Treat infection if present; discontinue if infection persists or worsens. Do not use near eyes, or on diaper dermatitis or pre-existing skin atrophy. Do not use fluorinated steroids longer than 1 week on the face. Avoid abrupt cessation in chronic use. Systemic absorption increased by broken or inflamed skin, prolonged use, application to large surface area, or use of occlusive dressings. Occlude only if necessary; do not occlude higher potency products. Monitor adrenal function in children if a high potency product or occlusion is used, and in adults if more than 50g weekly of a high potency product is used. Discontinue or reduce dose or potency if HPA axis suppression, Cushing's syndrome, hyperglycemia, glucosuria, or irritation occurs. Use lowest effective dose and potency (esp. in children). Use caution if applying to face or body folds. Do not use continuously or for prophylaxis. Foams are flammable. Reevaluate periodically. Pregnancy (). Nursing mothers.

Corticosteroid responsive dermatoses treatment

corticosteroid responsive dermatoses treatment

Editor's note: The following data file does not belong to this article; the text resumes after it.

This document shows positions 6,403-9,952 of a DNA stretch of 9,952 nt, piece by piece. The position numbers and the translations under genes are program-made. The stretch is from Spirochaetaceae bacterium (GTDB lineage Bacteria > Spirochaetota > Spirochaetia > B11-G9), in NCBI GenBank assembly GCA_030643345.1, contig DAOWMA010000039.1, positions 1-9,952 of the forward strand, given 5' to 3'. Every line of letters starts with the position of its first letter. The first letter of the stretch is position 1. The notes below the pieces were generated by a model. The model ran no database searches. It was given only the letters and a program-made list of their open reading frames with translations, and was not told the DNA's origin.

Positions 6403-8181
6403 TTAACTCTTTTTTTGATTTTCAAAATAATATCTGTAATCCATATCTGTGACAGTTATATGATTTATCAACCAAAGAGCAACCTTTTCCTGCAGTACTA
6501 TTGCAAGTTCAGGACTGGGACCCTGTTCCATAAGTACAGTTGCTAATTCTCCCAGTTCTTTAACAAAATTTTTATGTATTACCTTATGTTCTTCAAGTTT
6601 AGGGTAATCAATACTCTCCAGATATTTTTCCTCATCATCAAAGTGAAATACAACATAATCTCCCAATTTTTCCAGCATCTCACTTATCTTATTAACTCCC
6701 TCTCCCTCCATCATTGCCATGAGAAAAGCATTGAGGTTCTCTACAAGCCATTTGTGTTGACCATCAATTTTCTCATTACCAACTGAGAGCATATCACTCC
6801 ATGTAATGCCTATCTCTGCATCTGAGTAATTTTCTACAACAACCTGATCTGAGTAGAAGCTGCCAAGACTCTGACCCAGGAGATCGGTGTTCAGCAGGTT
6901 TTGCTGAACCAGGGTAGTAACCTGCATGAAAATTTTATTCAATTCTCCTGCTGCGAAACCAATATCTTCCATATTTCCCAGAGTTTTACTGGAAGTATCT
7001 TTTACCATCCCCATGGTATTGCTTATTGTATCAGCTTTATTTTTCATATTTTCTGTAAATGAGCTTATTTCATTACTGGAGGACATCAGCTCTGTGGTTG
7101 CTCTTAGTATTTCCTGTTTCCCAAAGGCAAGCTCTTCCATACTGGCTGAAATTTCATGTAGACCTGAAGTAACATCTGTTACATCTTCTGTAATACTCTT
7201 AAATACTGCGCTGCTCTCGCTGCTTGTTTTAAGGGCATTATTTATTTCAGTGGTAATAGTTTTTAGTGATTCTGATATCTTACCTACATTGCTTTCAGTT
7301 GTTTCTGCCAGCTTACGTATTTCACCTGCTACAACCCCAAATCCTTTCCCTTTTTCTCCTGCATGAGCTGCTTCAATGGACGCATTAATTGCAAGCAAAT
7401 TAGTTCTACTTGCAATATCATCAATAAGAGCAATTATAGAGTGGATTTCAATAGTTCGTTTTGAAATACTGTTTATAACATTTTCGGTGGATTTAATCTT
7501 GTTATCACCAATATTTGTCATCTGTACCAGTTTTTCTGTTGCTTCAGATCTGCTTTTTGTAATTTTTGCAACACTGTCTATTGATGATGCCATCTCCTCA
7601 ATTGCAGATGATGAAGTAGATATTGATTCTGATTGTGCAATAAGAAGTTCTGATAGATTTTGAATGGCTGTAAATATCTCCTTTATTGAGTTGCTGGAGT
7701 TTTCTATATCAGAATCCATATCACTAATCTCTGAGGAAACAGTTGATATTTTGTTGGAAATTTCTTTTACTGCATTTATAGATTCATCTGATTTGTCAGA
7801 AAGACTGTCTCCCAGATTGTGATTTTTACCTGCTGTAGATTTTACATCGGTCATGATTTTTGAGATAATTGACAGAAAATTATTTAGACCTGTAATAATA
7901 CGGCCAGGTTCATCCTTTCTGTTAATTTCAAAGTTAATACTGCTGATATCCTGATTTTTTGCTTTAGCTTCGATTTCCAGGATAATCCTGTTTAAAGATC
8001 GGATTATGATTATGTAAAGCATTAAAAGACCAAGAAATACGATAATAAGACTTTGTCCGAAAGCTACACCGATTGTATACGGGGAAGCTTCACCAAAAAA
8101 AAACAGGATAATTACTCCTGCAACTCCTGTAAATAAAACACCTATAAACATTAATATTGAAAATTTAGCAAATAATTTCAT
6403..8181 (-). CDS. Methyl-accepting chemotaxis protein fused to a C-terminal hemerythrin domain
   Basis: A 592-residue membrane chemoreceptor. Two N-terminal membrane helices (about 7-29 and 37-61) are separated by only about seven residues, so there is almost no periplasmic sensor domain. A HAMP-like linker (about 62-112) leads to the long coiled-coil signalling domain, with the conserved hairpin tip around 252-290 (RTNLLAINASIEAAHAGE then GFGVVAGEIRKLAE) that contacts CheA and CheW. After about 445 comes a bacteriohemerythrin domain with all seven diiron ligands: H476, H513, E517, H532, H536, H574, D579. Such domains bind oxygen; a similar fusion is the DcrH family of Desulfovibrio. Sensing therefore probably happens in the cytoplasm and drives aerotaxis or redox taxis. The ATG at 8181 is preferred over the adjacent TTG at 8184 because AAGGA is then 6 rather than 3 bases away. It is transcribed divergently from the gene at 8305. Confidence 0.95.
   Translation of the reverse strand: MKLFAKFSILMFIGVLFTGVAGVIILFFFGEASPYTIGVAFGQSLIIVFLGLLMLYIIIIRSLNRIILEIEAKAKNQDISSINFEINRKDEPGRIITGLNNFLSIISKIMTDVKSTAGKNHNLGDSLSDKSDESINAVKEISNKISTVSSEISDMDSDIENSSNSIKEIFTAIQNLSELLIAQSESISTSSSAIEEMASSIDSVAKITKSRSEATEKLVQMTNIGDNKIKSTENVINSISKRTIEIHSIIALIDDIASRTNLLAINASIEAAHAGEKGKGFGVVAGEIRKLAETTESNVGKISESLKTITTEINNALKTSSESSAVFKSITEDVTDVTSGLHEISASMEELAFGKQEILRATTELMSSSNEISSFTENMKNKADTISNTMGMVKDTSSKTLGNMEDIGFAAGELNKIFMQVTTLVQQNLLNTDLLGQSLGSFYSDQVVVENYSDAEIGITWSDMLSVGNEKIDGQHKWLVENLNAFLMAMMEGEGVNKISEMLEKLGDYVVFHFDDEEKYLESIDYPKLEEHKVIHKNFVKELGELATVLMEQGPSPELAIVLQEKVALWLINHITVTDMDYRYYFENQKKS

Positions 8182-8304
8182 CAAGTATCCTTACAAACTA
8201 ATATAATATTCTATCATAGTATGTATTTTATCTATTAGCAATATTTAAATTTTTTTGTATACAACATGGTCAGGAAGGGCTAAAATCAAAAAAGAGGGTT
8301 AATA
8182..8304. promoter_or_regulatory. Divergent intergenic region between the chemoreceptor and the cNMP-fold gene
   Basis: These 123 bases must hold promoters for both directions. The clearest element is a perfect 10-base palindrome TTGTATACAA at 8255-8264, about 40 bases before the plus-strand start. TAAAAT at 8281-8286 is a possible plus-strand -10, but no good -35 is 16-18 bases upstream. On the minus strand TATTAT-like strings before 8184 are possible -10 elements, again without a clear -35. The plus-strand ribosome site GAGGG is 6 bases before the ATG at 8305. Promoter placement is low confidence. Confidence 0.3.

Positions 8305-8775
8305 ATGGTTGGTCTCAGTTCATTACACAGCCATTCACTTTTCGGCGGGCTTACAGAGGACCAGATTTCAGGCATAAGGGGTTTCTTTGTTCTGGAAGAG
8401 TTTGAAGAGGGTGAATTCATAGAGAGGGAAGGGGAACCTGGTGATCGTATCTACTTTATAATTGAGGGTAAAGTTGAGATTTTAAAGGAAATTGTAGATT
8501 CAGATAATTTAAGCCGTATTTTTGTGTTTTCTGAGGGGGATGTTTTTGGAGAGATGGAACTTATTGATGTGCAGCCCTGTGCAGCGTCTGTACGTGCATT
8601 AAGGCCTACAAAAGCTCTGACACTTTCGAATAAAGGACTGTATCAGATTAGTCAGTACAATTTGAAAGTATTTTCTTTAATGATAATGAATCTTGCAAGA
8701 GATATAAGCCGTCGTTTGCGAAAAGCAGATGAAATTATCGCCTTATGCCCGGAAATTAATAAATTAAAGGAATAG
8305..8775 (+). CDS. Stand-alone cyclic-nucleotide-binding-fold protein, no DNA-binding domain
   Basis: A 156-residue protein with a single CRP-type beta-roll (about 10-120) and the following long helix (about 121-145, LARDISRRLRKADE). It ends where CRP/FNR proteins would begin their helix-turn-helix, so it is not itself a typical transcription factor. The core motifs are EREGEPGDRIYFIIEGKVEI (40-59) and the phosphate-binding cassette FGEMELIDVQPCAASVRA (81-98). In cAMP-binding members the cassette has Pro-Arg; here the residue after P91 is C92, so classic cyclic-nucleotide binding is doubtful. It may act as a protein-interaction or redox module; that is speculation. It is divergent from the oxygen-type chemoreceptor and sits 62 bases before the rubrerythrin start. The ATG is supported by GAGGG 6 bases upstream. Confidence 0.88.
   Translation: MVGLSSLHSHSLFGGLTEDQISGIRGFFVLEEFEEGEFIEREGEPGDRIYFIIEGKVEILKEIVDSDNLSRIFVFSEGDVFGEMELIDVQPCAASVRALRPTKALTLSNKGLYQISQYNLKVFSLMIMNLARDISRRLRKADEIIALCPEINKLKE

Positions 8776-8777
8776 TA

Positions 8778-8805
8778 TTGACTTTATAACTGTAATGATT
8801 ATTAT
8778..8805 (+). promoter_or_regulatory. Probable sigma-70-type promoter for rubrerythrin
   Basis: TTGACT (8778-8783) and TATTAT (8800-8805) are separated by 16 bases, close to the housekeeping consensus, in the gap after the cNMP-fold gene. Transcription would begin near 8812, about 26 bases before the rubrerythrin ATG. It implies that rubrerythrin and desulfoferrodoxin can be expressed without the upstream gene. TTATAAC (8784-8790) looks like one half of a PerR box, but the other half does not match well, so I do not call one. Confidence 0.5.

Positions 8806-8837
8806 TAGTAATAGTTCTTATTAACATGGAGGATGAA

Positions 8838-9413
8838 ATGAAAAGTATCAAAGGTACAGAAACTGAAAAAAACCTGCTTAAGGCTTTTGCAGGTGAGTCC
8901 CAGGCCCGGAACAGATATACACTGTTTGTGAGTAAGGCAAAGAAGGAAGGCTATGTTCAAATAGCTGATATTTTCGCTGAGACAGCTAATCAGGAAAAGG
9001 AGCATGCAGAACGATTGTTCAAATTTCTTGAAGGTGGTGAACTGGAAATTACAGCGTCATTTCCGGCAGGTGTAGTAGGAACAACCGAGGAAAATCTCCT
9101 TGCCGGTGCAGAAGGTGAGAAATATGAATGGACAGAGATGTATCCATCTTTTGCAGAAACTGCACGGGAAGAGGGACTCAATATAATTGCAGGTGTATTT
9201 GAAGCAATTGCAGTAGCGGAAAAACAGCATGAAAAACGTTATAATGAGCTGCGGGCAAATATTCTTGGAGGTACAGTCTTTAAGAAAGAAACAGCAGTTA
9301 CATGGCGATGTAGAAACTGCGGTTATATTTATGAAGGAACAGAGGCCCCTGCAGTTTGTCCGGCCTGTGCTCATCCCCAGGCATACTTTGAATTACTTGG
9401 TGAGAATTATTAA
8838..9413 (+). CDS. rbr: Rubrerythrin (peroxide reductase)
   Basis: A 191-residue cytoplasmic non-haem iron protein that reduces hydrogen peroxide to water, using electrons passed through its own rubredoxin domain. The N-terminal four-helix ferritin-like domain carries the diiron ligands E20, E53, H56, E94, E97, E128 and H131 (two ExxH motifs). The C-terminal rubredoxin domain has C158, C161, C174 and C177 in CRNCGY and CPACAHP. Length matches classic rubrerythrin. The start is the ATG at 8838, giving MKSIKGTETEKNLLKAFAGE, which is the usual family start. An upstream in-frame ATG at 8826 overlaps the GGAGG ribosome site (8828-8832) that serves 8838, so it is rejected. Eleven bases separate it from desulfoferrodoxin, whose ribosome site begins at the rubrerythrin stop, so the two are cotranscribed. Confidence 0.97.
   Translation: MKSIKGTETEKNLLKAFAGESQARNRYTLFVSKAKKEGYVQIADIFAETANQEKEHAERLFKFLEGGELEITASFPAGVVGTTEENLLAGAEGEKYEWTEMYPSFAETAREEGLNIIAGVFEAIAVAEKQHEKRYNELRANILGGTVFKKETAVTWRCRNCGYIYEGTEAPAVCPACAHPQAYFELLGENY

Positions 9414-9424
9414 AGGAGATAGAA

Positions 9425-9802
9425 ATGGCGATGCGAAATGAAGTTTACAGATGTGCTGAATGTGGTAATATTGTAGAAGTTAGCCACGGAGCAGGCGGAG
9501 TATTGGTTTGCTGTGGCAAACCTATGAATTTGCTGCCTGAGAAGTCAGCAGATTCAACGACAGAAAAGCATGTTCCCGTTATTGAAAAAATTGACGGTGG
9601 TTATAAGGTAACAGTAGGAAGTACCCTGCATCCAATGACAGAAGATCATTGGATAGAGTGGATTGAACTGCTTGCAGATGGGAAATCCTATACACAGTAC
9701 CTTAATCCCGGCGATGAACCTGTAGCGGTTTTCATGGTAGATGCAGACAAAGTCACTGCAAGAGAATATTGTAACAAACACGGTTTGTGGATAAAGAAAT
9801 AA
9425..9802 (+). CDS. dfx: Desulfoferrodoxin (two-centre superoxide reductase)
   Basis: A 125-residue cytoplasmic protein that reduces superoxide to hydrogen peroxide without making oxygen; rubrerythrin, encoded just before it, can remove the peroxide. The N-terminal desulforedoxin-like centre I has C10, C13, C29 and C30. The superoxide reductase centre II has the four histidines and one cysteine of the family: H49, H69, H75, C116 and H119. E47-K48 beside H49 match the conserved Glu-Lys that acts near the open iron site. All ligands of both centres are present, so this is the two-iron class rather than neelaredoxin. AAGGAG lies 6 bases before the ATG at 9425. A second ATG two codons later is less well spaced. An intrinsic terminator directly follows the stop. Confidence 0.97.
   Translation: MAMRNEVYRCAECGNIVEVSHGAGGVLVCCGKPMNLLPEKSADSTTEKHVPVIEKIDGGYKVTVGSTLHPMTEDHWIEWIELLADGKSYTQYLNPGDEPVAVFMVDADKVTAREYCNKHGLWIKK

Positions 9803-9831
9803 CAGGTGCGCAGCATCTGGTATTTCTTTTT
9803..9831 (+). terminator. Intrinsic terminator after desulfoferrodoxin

In a systematic review and meta-analysis, Tsikopoulos and associates (2016) compared the effectiveness of autologous whole blood with that of corticosteroid injections (CSIs) on epicondylopathy and plantar fasciopathy. The databases of PubMed, Web of Science, CENTRAL, and Scopus were searched up to May 6, 2015.  Randomized trials comparing the effects of autologous whole blood and CSIs on epicondylopathy or plantar fasciopathy were included.  Trials exploring the effectiveness of PRP were excluded.  The primary outcome was pain relief.  The secondary outcome included the assessment of composite outcomes.  All outcomes were assessed at 2 to 6 (short-term) weeks, 8 to 13 (intermediate-term) weeks and 24 to 26 (medium-term) weeks.  Quality assessment was performed with the Cochrane risk of bias tool.  A total of 9 trials were included.  For pain relief, there was a statistically significant difference in favor of corticosteroids in the short-term (standardized mean difference [SMD] ; 95 % confidence interval (CI): to ; I2 = 53 %; p < ).  A statistically significant difference in favor of autologous whole blood was indicated in the medium-term assessment of pain relief on epicondylopathy.  The authors concluded that corticosteroids were marginally superior to autologous whole blood in relieving pain on plantar fasciopathy at 2 to 6 weeks.  They stated that autologous whole blood provided significant clinical relief on epicondylopathy at 8 to 24 weeks.  Moreover, they stated that conclusions were limited by the risk of bias.